American Poodle (3 stars)

Transatlantic relations explored

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This article is from 2007.

American Poodle

Guy Masterson is, as ever, a man with his fingers in many pies at this year’s Fringe, working on no less than six shows. This particular outing, billed as an exploration of the ‘special relationship’ between Britain and its American chums so discussed in recent years, takes the form of a trans-Atlantic collaboration competitively split into two. The first section, played by Masterson, is rendered in the form of an Englishman’s take on the history of Anglo-American relations while the second in this ‘showdown’ is a monologue representing the Yankee contingent performed by David Calvitto.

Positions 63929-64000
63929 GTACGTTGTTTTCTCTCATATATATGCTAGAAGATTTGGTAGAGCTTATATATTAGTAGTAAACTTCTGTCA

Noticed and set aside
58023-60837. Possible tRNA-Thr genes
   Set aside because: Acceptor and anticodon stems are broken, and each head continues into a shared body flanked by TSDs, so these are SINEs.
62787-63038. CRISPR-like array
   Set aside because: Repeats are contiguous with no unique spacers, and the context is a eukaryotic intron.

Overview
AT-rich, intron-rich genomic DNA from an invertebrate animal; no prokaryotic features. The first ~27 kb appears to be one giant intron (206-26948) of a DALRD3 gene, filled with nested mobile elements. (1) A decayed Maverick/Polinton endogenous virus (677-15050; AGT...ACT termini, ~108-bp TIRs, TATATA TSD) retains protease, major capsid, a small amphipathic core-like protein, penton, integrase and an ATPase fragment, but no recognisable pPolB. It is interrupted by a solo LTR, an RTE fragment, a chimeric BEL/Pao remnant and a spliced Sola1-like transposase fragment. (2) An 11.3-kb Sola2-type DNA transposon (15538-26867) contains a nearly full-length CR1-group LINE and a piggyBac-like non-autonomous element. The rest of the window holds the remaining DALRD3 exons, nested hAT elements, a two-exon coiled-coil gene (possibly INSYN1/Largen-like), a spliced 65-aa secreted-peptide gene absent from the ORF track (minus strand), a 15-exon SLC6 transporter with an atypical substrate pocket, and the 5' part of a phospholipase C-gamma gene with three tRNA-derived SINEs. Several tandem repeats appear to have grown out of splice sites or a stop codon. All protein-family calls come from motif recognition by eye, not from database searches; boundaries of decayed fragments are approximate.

Anyone presumptuous enough to think the segment provided by our American friends would inevitably be less incisive and amusing than ‘the famous British sense of humour’ would be wrong. In fact the Masterson side, though laden with the occasional novel historical fact, lacks the polish of his co-star and his insistence on fart jokes makes him, at points, a poor ambassador for anything but the crudest aspects of our humour. Both sections certainly have their moments, but, at this stage of the Festival, American Poodle appears to be too unrefined to truly do justice to its subject matter despite the respective qualities of its leads. (Miles Johnson)

Assembly@George Street, 623 3030, until 27 Aug, 5pm, £12– £13 (£11–£12).

This article is from 2007.

American Poodle

  • 3 stars

Two interspersed monologues, written and performed by Guy Masterson, proffering a comical take on the relationship between the Brits and their neighbours across the pond.

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